PARIS — Like a luminous Venus rising from the sea atop a half-shell, pearl-covered Chanel models in light, liquidy fabrics emerged from a giant sea anemone onto a catwalk transformed into a sprawling undersea kingdom.
Giant clumps of seaweed, sand dollars, coral and conches made from gleaming white plaster-glass were strewn across the pristine white sands of Chanel’s ocean floor runway as the luxury powerhouse, whose outrageous sets are things of legend, again upped the ante with Tuesday’s salt water-flavored spring-summer 2012 ready-to-wear show.
There was nothing literal in uber-designer Karl Lagerfeld’s take on the ocean theme: None of the clothes was covered in sailor stripes or emblazoned with kitschy red anchors. The collection was more about play of sunlight on the surface of the ocean — shine, reflection, radiance.
“I absolutely wanted to avoid mermaids and things like that,” Lagerfeld, sporting a seashell pink shirt and matching tie for the occasion, told reporters in a post-show interview.
He swapped the house’s traditional tweeds for space age fabrics shot with fiberglass and sometimes even paper, sending out little cocktail dresses and round-shouldered variations on the house’s iconic skirt suits in watery whites that glowed with highlights of coral pink and sea green.
Frothy puffs of chiffon clung like sea foam to the hemlines of some of the narrow skirts, and shiny aqua ribbons zigzagged down the white shift dresses, like angry waves. A cocktail dress had puffs of slick ribbon embroidery at the sleeves and the hips, like clumps of black seaweed.
“Everybody makes fake Chanel tweeds, I don’t need to,” said Lagerfeld, adding that the lightweight suits in Tuesday’s collection “weigh literally 3 grams.”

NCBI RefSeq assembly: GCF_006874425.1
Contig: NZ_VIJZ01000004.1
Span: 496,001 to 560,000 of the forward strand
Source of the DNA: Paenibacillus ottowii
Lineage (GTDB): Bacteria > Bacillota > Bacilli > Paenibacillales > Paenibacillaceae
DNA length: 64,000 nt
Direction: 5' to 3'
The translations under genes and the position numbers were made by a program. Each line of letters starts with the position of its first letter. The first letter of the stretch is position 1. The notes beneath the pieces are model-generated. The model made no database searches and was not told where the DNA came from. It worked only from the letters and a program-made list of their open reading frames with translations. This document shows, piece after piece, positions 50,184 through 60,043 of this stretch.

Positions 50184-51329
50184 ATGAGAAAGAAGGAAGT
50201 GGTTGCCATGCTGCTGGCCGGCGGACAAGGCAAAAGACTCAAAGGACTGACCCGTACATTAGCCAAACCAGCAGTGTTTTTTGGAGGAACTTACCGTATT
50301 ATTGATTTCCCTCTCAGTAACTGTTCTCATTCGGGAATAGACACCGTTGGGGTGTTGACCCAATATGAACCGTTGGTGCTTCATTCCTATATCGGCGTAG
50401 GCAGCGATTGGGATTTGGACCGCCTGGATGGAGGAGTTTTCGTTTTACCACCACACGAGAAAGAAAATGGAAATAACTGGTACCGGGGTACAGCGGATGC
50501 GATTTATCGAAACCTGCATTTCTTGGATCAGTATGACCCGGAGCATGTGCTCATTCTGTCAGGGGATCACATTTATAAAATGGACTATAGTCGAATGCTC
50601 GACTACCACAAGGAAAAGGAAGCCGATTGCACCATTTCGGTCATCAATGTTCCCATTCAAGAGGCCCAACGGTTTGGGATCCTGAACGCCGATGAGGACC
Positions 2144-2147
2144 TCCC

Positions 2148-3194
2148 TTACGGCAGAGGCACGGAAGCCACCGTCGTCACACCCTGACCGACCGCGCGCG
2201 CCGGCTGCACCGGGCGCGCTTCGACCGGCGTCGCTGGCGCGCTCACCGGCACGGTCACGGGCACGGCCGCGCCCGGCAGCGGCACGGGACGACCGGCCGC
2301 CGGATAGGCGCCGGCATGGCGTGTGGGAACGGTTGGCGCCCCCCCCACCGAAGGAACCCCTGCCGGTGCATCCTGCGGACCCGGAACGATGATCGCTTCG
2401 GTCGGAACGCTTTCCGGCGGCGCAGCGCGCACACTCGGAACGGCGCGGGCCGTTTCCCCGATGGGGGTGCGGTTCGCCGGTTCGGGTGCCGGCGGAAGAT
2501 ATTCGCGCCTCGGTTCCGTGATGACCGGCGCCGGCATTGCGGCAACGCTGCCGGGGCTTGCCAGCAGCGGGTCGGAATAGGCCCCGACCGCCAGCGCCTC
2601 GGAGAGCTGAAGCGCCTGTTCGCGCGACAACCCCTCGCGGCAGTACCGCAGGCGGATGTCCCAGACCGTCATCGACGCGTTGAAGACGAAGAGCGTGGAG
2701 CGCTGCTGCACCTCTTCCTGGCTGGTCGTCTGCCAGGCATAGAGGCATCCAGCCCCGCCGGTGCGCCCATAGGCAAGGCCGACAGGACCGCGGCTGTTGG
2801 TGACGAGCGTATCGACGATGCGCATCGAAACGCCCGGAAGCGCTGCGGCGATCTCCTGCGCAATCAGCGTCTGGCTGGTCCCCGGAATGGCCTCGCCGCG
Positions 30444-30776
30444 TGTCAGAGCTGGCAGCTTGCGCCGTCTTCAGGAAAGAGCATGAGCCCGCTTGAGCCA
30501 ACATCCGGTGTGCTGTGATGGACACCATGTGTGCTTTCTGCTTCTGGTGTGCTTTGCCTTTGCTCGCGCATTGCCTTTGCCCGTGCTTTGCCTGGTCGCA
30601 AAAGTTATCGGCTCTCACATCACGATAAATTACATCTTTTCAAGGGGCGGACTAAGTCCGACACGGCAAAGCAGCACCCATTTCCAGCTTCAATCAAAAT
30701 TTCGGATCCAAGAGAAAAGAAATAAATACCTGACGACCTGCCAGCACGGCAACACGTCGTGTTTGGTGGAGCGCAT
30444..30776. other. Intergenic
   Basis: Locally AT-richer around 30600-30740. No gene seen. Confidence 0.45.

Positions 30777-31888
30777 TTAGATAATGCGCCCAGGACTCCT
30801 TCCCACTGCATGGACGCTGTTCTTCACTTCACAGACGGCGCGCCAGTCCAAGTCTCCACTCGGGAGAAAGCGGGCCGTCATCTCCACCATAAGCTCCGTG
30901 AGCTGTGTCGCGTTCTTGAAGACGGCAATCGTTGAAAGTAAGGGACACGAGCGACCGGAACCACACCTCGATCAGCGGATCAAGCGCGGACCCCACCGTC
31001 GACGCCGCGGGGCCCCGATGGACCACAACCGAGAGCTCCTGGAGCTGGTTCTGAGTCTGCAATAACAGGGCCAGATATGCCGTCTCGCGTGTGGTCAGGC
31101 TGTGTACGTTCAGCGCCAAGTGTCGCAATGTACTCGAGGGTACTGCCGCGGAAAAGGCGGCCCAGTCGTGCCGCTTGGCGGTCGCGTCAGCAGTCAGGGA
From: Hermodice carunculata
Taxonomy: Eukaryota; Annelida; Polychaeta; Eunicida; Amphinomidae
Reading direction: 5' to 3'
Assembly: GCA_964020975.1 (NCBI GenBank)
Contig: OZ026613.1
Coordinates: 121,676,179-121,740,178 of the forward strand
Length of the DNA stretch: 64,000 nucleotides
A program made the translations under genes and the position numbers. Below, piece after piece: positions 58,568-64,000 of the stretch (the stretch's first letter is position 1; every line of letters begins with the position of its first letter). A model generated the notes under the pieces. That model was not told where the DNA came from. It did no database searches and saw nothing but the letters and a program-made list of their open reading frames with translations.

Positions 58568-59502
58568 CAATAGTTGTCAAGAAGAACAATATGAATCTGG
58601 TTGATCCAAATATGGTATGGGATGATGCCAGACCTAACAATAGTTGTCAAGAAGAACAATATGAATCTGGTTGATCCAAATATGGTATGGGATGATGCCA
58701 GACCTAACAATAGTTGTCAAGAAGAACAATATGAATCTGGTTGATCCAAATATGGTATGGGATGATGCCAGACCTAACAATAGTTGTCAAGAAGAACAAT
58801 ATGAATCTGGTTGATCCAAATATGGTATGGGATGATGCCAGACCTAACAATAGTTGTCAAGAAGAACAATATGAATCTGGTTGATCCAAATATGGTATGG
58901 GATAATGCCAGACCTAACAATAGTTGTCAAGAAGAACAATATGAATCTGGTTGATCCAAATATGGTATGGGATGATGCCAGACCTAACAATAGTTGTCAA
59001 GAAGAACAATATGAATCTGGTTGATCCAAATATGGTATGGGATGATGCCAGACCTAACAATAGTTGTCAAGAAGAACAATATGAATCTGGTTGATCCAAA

Everything was covered with pearls: They stood in for buttons and replaced chain belts, punctuated the models’ slick, wet looking hairdos and were stuck onto their ears and backs — in neat rows down their prominent vertebrae.
Ahead of the show, which attracted A-list guests including Uma Thurman, Lagerfeld himself emerged to survey his underwater kingdom, like a chic Chanel Neptune. He hammed it up for the scrum of photographers that immediately materialized around him, pretending to strum a fish-adorned harp as the flashes popped furiously.
Like tourists at the Eiffel Tower, guests posed for snapshots on the set: Two Chinese couples dressed in head-to-toe black — the women in floor-length Chanel evening gowns, the men in tuxes with bow ties for the 10:00 a.m. show — contrasted smartly with the backdrop of gleaming white coral.
A border terrier named Frickey in an Yves Saint Laurent leopard print collar ran in excited loops around the set, sniffing at the mammoth fiberglass seashells. Thankfully, he was well-trained and didn’t dare mark his territory.